Insight: How cleantech tarnished Kleiner and VC star John Doerr

Comments (4)
texas100 wrote:

Despite the promise and untold government subsidies, most greentech just isn’t economic at present. But breaking our dependency on fossil fuels is an admirable goal, and one worthwhile pursuing, so you have to give Doerr and Kleiner, and many others credit for putting their money, careers and credibility on the line.
There will be a time in our future where the green technology will be economic; but we probably have moved to quickly to scale up current technology vs developing more advanced greentech..

Jan 16, 2013 9:00am EST  --  Report as abuse
auger wrote:

The cost to repair storm damaged US areas will begin to show graphical direction soon, possibly highlighting a hidden burden imposed by traditional generation. I hold solar company stock as insurance against the fossil producers I depend on for dividends. I don’t want them to fail, but I’m not betting the weather either.

Jan 16, 2013 12:08pm EST  --  Report as abuse
brotherkenny4 wrote:

The problem is these VC guys are not technically adept. They can neither judge the technology for themselves or correctly evaluate those who would be their technical experts. Most of them are as superficial as the typical voter in that they base their opinions on appearances rather than substance, and in the new technology realms that is just stupid. Sure, once in a while they stumble upon a winner, but simple random luck accounts for that.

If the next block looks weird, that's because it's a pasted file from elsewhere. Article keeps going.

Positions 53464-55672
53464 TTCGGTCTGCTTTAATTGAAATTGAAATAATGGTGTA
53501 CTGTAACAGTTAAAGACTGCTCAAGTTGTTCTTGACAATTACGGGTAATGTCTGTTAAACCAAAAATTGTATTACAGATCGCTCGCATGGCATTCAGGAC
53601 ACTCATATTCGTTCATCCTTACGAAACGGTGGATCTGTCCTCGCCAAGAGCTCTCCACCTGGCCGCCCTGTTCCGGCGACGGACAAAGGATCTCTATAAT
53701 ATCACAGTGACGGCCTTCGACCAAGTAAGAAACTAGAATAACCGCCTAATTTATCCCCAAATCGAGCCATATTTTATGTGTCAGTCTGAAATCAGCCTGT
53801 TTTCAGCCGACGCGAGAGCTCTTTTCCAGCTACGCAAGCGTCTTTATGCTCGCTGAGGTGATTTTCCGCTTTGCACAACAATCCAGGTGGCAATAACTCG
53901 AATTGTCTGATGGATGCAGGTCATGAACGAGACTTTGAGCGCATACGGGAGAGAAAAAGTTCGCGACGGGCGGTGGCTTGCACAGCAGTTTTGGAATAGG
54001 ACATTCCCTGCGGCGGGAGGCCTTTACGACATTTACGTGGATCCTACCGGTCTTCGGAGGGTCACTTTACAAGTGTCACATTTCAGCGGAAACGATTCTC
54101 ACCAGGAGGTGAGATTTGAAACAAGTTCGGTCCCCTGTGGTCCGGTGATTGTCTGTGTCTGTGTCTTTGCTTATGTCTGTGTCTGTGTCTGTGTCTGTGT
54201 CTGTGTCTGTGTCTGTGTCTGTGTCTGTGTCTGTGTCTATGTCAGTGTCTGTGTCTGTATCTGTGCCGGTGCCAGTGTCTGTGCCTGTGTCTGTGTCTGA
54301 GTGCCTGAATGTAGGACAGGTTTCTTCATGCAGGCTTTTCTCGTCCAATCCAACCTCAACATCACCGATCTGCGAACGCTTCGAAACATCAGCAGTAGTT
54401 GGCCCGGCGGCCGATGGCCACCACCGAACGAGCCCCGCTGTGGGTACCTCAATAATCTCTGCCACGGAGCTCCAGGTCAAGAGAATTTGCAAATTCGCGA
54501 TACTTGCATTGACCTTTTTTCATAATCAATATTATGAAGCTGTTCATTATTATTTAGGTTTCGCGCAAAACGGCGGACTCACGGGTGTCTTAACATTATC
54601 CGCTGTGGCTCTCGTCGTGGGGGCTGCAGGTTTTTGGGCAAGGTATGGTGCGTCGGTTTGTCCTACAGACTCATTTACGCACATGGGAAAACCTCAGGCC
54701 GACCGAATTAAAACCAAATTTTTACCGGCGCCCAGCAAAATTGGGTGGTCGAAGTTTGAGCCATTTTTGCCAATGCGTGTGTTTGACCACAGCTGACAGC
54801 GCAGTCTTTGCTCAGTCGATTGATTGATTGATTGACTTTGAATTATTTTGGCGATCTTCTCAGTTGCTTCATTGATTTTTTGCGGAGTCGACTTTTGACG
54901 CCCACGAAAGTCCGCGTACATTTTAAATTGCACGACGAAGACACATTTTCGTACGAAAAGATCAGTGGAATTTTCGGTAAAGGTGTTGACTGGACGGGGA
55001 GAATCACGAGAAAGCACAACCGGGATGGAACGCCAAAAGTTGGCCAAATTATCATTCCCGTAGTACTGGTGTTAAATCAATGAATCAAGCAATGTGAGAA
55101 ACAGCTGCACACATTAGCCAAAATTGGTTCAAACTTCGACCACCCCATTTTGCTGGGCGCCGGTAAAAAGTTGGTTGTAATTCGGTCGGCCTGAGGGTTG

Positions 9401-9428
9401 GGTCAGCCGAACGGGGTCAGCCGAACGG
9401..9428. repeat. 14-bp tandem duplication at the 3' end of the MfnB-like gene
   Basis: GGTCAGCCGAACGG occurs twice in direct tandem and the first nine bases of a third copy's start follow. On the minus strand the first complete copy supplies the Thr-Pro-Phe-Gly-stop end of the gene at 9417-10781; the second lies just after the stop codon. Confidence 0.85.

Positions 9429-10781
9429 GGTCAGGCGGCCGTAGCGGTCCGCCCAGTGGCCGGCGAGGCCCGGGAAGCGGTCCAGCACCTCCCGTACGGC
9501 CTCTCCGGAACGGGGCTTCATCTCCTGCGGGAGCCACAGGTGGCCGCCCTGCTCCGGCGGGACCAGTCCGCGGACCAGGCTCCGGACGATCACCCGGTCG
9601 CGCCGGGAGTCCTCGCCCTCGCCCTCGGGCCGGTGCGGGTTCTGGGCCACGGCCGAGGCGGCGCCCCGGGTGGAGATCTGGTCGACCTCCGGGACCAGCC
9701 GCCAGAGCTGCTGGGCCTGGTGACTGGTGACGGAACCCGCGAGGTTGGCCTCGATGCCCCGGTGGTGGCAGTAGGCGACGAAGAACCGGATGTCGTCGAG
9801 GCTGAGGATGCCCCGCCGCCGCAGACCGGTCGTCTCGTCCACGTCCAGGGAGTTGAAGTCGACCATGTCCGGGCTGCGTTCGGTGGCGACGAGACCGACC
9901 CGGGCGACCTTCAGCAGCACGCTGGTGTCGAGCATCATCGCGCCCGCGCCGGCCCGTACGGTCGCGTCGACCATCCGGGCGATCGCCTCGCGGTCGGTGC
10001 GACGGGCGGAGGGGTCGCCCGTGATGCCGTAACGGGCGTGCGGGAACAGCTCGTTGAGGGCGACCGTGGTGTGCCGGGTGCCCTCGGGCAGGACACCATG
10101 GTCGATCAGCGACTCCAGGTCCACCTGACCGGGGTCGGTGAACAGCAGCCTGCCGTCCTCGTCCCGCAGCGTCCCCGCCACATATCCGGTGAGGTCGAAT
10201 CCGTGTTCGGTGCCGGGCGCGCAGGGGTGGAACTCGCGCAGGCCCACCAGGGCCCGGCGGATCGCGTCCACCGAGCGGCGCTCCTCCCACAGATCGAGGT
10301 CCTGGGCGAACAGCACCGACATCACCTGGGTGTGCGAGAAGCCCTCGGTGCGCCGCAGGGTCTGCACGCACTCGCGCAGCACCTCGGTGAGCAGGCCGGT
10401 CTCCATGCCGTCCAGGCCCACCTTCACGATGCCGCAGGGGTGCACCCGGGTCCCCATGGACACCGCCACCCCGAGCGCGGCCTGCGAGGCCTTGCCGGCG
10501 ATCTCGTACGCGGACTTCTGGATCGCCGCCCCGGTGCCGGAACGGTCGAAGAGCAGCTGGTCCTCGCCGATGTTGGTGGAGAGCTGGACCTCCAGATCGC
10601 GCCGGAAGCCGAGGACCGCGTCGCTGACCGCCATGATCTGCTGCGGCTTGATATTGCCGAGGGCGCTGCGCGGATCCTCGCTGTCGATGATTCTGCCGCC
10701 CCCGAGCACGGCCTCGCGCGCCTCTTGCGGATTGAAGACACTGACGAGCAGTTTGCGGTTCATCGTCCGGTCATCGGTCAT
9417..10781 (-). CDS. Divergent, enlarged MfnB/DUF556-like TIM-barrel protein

Jan 16, 2013 4:42pm EST  --  Report as abuse
atillahn wrote:

Sigh, I am too old. In college in the 1970s alternative energy was all the rage. There would be electric cars, hydrogen cars, fusion reactors, solar grids, and wind power to spare. there would also be tidal power, wave power and Ocean Thermal gradient power. Oh, I forgot bio power from methane digesters, cogeneration, flywheel storage, ultra capacitor storage, eutectic salt storage and fuel cells. But everybody found out that those things were expensive and low quality power. It would have taken trillions of dollars and half the land in the country to make them work.

In 2000 exactly the same things came around again. They would be invented by smart teenagers in bedrooms and once we had the secrets cleantech, as it came to be called, would just happen.

Wake me up, the record is stuck. Even Silicon Valley cannot overturn the laws of thermodynamics and physics because it would be cool and because it would be just like the information age technologies.

Maybe in 2030 it will be the thrid sequel all over again. Spare me.

Jan 16, 2013 10:23pm EST  --  Report as abuse
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